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Bioactive Compounds Obtained from Oilseed By-Products with Subcritical Fluids: Effects on Fusarium verticillioides Growth

  • Romina Bodoira
  • Alexis Velez
  • Damián Maestri
  • Jimena HerreraEmail author
Original Paper
  • 57 Downloads

Abstract

Recovery of bioactive compounds from wastes is gaining interest because they could add value to by-products arising from, for example, the oil extraction processes. In this work, green solvent extraction (water/ethanol under sub-critical conditions) was used to obtain bioactive compounds from peanut, sesame and pistachio agro-industrial by-products. Extracts were analyzed in their overall chemical composition and tested on growth, ergosterol and fumonisin FB1 production by Fusarium verticillioides. The effects of the extracts on fungal growth rate and biochemical markers were not univocal, and could be associated to differences in their chemical profiles. Extracts obtained from peanut skin—composed mainly by monomeric and dimeric flavonoids—caused significant reductions in fungal growth rate but increased FB1 production. Extracts from sesame seeds—dominated by furofuran-type lignans—did not have a clear inhibitory effect on growth rate but strongly reduced both FB1 and ergosterol production. Extracts from pistachio nuts—characterized by monomeric flavonoids and gallic acid derivatives—showed minor effects on both fungal growth rate and biochemical markers. Sub-critical fluid extraction of peanut skin and defatted sesame seeds may provide an efficient method to obtain extracts rich in phenolic and lignan compounds with potential use as antifungal agents.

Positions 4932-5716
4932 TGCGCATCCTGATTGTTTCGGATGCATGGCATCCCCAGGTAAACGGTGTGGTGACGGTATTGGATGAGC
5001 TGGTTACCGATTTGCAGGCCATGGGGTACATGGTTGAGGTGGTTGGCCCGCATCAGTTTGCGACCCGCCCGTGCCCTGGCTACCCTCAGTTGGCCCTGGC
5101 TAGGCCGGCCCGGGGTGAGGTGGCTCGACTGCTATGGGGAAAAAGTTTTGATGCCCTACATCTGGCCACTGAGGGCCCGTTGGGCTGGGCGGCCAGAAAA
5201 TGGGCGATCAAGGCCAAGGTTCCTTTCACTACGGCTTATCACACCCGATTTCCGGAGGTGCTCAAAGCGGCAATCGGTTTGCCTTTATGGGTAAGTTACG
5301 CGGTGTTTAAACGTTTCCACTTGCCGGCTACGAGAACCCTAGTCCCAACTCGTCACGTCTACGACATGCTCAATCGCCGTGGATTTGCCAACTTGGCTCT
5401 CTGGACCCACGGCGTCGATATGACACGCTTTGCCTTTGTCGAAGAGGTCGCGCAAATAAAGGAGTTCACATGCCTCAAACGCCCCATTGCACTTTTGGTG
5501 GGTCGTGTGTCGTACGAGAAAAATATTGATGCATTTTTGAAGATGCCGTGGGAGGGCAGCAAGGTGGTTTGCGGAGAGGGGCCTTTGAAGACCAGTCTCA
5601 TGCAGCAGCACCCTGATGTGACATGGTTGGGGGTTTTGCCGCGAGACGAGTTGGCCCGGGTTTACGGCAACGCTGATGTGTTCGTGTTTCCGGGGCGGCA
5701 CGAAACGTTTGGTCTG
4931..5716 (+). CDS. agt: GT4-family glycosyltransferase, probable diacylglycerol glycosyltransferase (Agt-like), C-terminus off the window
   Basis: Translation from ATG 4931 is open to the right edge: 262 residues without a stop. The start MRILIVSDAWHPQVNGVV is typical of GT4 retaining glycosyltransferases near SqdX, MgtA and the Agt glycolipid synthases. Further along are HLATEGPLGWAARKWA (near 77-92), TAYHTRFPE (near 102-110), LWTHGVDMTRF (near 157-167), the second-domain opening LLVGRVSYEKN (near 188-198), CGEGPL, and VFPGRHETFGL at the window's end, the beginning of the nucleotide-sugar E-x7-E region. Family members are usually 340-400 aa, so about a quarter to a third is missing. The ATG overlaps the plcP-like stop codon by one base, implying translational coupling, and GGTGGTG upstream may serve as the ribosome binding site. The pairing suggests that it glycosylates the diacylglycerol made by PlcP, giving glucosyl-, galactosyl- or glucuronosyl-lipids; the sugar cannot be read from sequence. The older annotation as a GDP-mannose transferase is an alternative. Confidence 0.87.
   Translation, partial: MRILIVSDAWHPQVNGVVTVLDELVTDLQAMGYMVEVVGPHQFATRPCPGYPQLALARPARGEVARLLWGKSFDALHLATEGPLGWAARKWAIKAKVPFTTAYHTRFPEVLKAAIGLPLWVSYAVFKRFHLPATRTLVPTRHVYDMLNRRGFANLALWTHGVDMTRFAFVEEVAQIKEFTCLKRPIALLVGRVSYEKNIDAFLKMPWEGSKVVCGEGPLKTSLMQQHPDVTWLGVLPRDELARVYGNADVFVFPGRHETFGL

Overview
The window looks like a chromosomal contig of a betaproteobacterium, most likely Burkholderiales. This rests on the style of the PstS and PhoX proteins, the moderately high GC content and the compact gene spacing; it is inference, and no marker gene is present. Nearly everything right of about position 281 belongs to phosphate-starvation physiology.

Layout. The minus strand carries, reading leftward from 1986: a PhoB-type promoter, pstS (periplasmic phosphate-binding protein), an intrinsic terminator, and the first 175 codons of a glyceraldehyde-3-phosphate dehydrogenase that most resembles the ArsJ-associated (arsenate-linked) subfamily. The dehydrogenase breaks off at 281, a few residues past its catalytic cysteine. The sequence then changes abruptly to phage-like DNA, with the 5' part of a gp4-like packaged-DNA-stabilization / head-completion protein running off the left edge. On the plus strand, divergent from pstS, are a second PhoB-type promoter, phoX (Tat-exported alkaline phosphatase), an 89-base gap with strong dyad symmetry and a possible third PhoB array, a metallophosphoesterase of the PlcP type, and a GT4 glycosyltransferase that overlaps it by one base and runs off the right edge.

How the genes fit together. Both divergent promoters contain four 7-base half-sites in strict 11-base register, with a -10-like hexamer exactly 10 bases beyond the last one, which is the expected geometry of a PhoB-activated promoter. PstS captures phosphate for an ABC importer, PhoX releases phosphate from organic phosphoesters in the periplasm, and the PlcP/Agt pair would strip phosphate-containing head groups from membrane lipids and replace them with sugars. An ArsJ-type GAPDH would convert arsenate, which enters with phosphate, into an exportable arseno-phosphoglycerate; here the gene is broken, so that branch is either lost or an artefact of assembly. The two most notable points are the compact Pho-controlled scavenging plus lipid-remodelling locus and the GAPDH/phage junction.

Graphic Abstract

Keywords

Food oil industry wastes Bioactive compounds Natural antifungal Subcritical extraction 

Abbreviations

FB1

Fumonisin B1

GA

Galic acid

HPLC–ESI–MS/MS

High pressure liquid chromatography–electrospray ionization–mass spectroscopy

PNC

Pistachio nuts cake

PS

Peanut skin

SSC

Sesame seed cake

SFE

Sub-critical fluid extraction

TPC

Total phenol content

Notes

Acknowledgements

Financial support was provided from CONICET, FONCYT, SECyT-UNC and MINCyT-Córdoba. We are indebted to Romina Di Paola Naranjo (ICYTAC-CONICET) and Damián Barrionuevo (IMBIV-CONICET-UNC) for their assistance in HPLC–ESI–MS/MS and HPLC–UV analyses.

Supplementary material

12649_2019_839_MOESM1_ESM.doc (26 kb)
Supplementary file1 (DOC 25 kb)

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Copyright information

© Springer Nature B.V. 2019

Authors and Affiliations

  • Romina Bodoira
    • 1
    • 2
  • Alexis Velez
    • 2
    • 4
  • Damián Maestri
    • 2
    • 3
  • Jimena Herrera
    • 2
    • 3
    Email author
  1. 1.Instituto de Ciencia Y Tecnología de Los Alimentos Córdoba (ICYTAC)Consejo Nacional de Investigaciones Científicas Y Técnicas (CONICET) - Universidad Nacional de Córdoba (UNC)CórdobaArgentina
  2. 2.Instituto de Ciencia Y Tecnología de Los Alimentos, ICTA, Facultad de Ciencias Exactas, Físicas Y NaturalesUniversidad Nacional de CórdobaCórdobaArgentina
  3. 3.Instituto Multidisciplinario de Biología Vegetal (IMBIV)Consejo Nacional de Investigaciones Científicas Y Técnicas (CONICET) - Universidad Nacional de Córdoba (UNC)CórdobaArgentina
  4. 4.Instituto de Investigación y Desarrollo en Ingeniería de Procesos Y Química Aplicada. (IPQA-CONICET), Facultad de Ciencias Exactas, Físicas Y NaturalesUniversidad Nacional de CórdobaCórdobaArgentina

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